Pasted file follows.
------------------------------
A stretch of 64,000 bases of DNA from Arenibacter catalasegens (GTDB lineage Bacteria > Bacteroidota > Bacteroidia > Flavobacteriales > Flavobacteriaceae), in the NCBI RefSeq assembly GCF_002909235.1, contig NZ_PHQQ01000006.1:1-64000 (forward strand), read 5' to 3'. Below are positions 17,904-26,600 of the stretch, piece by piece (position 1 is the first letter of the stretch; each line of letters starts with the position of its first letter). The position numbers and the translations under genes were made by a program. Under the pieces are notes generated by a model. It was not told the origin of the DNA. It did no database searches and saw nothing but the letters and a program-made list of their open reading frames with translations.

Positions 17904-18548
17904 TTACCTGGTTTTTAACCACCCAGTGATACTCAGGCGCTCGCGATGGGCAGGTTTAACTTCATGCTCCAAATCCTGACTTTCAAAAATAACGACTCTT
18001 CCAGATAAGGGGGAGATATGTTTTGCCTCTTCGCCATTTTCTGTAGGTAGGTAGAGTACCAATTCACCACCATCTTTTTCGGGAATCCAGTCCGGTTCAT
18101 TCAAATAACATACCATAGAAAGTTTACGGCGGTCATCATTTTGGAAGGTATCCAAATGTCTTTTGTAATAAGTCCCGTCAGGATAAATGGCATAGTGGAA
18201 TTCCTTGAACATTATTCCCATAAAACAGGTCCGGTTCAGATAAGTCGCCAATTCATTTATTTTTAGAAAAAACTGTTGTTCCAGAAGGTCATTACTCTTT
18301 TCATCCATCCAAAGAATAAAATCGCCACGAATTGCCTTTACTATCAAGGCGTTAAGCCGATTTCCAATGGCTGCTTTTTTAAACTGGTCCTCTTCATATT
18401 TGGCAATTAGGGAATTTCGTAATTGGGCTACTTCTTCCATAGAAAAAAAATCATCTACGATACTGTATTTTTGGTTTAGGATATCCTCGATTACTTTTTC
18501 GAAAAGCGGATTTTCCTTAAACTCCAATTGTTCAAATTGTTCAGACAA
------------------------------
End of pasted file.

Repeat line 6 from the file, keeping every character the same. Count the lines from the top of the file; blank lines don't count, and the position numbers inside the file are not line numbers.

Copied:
18201 TTCCTTGAACATTATTCCCATAAAACAGGTCCGGTTCAGATAAGTCGCCAATTCATTTATTTTTAGAAAAAACTGTTGTTCCAGAAGGTCATTACTCTTT